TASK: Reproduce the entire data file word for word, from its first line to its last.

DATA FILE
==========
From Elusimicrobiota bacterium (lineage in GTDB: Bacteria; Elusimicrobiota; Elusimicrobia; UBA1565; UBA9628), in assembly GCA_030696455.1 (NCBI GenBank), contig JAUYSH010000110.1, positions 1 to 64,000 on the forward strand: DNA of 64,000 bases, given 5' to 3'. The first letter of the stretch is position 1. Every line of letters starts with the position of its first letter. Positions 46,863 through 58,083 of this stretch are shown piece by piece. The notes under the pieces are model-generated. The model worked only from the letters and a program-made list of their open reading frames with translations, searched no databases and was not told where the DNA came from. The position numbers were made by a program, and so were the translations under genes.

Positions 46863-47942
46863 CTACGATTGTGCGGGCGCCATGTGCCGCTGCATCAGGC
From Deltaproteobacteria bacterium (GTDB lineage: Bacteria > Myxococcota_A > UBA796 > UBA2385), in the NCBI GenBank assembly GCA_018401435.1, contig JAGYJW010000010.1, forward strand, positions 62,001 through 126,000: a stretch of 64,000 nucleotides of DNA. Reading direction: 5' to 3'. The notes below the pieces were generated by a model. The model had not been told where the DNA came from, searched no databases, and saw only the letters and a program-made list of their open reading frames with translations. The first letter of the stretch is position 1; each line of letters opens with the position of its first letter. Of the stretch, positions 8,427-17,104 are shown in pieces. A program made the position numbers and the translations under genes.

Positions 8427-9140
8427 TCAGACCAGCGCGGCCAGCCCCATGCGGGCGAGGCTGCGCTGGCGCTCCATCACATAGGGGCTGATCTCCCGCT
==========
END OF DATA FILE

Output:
From Elusimicrobiota bacterium (lineage in GTDB: Bacteria; Elusimicrobiota; Elusimicrobia; UBA1565; UBA9628), in assembly GCA_030696455.1 (NCBI GenBank), contig JAUYSH010000110.1, positions 1 to 64,000 on the forward strand: DNA of 64,000 bases, given 5' to 3'. The first letter of the stretch is position 1. Every line of letters starts with the position of its first letter. Positions 46,863 through 58,083 of this stretch are shown piece by piece. The notes under the pieces are model-generated. The model worked only from the letters and a program-made list of their open reading frames with translations, searched no databases and was not told where the DNA came from. The position numbers were made by a program, and so were the translations under genes.

Positions 46863-47942
46863 CTACGATTGTGCGGGCGCCATGTGCCGCTGCATCAGGC
From Deltaproteobacteria bacterium (GTDB lineage: Bacteria > Myxococcota_A > UBA796 > UBA2385), in the NCBI GenBank assembly GCA_018401435.1, contig JAGYJW010000010.1, forward strand, positions 62,001 through 126,000: a stretch of 64,000 nucleotides of DNA. Reading direction: 5' to 3'. The notes below the pieces were generated by a model. The model had not been told where the DNA came from, searched no databases, and saw only the letters and a program-made list of their open reading frames with translations. The first letter of the stretch is position 1; each line of letters opens with the position of its first letter. Of the stretch, positions 8,427-17,104 are shown in pieces. A program made the position numbers and the translations under genes.

Positions 8427-9140
8427 TCAGACCAGCGCGGCCAGCCCCATGCGGGCGAGGCTGCGCTGGCGCTCCATCACATAGGGGCTGATCTCCCGCT